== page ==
Due to the age of Rose Cottage which is proposed to be demolished SC Conservation were consulted on the proposed development. The Conservation Officer has referred to sequential historic mapping and has
noted that there is a modest building indicated in the position of Rose Cottage on the First Edition OS map (surveyed 1881 and published 1884) and on the subsequent Second Edition OS map (revised 1900 and published 1902). These historic maps also show several very modest outbuildings to the rear sited along
the property line, one of which may be still extant when looking at our current mapping. The Conservation Officer has stated that the original dwelling may have at least 19th Century or earlier origins, the cottage may represent a non-designated heritage asset where paragraph 197 of the NPPF and the relevant sections of local
policy MD13 may apply. The Conservation Officer has stated that there is currently insufficient information
has been submitted in support of the application, although it was made clear under The Pre-Planning Application Enquiry that an extensive description of the existing dwelling and other historic buildings on the site would be required as part of a full planning application. The officer also advised that a structural survey should be Submitted as part of the application to demonstrate that the building could not be retained in whole or in part as part of a redevelopment scheme for this site should also be supplied. Photographs and a document demonstrating the buildings on site has since been submitted in support of the application and the SC Conservation Officer has been consulted on the additional information. The Conservation Officer noted from the additional information submitted that this modest building has been poorly altered and modified such that historic fabric and features have been lost over time and the building is not considered to really meet the criteria of a non-designated heritage asset in this case. On this basis we will not raise an objection on heritage grounds to the removal of this building or in principle its replacement. Amended plans were also submitted demonstrating a reduction in the scale of the proposed development, the SC Conservation Officer raised no objection to the new design, however neighbouring properties in the area feature pairs of chimneys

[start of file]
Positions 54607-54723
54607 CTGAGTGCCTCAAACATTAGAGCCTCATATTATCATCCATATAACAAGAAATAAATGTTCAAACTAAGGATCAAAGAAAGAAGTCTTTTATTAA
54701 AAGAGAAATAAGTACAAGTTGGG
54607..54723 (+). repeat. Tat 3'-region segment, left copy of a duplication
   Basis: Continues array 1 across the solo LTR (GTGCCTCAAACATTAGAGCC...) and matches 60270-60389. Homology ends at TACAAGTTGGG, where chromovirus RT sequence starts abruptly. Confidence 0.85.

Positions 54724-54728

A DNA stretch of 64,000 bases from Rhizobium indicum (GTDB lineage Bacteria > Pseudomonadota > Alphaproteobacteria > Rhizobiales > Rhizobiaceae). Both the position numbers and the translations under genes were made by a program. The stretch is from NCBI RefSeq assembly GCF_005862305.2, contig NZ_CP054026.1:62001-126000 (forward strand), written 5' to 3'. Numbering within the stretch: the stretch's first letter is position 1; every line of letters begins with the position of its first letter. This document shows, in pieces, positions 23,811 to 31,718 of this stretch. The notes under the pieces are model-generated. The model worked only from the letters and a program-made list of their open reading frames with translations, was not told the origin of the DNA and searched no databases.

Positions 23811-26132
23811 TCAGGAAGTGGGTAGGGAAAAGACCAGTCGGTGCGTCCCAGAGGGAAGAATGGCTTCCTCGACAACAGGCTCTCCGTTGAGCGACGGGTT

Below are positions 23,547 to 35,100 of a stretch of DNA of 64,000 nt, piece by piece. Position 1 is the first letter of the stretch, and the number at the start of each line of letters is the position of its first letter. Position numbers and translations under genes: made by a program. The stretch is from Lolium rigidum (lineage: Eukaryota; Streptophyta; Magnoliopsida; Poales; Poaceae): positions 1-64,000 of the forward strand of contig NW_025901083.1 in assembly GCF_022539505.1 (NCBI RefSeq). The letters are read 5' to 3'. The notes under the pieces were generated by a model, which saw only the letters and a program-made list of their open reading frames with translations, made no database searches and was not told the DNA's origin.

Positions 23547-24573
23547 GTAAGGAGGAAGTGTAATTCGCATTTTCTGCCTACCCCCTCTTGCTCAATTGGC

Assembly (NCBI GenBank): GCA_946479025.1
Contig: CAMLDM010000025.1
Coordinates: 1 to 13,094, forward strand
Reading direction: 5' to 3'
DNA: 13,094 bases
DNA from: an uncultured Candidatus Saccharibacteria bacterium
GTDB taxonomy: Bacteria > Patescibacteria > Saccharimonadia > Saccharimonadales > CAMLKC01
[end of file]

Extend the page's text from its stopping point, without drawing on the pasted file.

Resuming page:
which the officer would contend would add to the visual interest of the proposed dwelling and tie it in to the local vernacular building forms. Amended plans have since been submitted which incorporate a chimney within the new design. The Conservation Officer requested a number of conditions to be attached to any grant of permission to agree external materials, windows and door details, landscaping, driveway surface and boundary treatment details. In light of the above it is therefore considered that the proposed development is in accordance with relevant planning policies.


As the building would result in demolition of a building SC Ecology were consulted in order to assess the potential impact upon protected species. The SC Ecologist requested that additional information would be required to be submitted in relation to bats and as a minimum a phase 1 preliminary roost
assessment should be submitted. A Preliminary Roos Assessment undertaken by Greenscape Environmental (March 2021) was submitted in support of the application. As such the SC Ecologist was re-consulted to assess the additional information. The SC Ecologist noted that the ecology survey carried out by Greenscape
Ecology (March 2021) found no signs of bats in the buildings which are to be removed and no further surveys were recommended. In the event a bat is found during works, works must stop and NE or a licensed ecologist must be contacted for advice on how to proceed. In light of the above the SC Ecologist recommended that a number of conditions and informative notes are attached to any grant of permission to ensure the protection of wildlife and to provide ecological enhancements. It is therefore considered subject tot he conditions and informative notes that the development complies with relevant planning policies.

 

As the application site is accessed off a trunk road Highways England have been consulted as part of this application. Highways England raised objection to the proposed development in relation to lack of information regarding likely traffic generation as well as the lack of detail regarding the access. Some further access details were submitted as well as a brief road safety audit ans Highways England were re-consulted based on this additional information. Highways England maintained their objection in relation to the proposed development.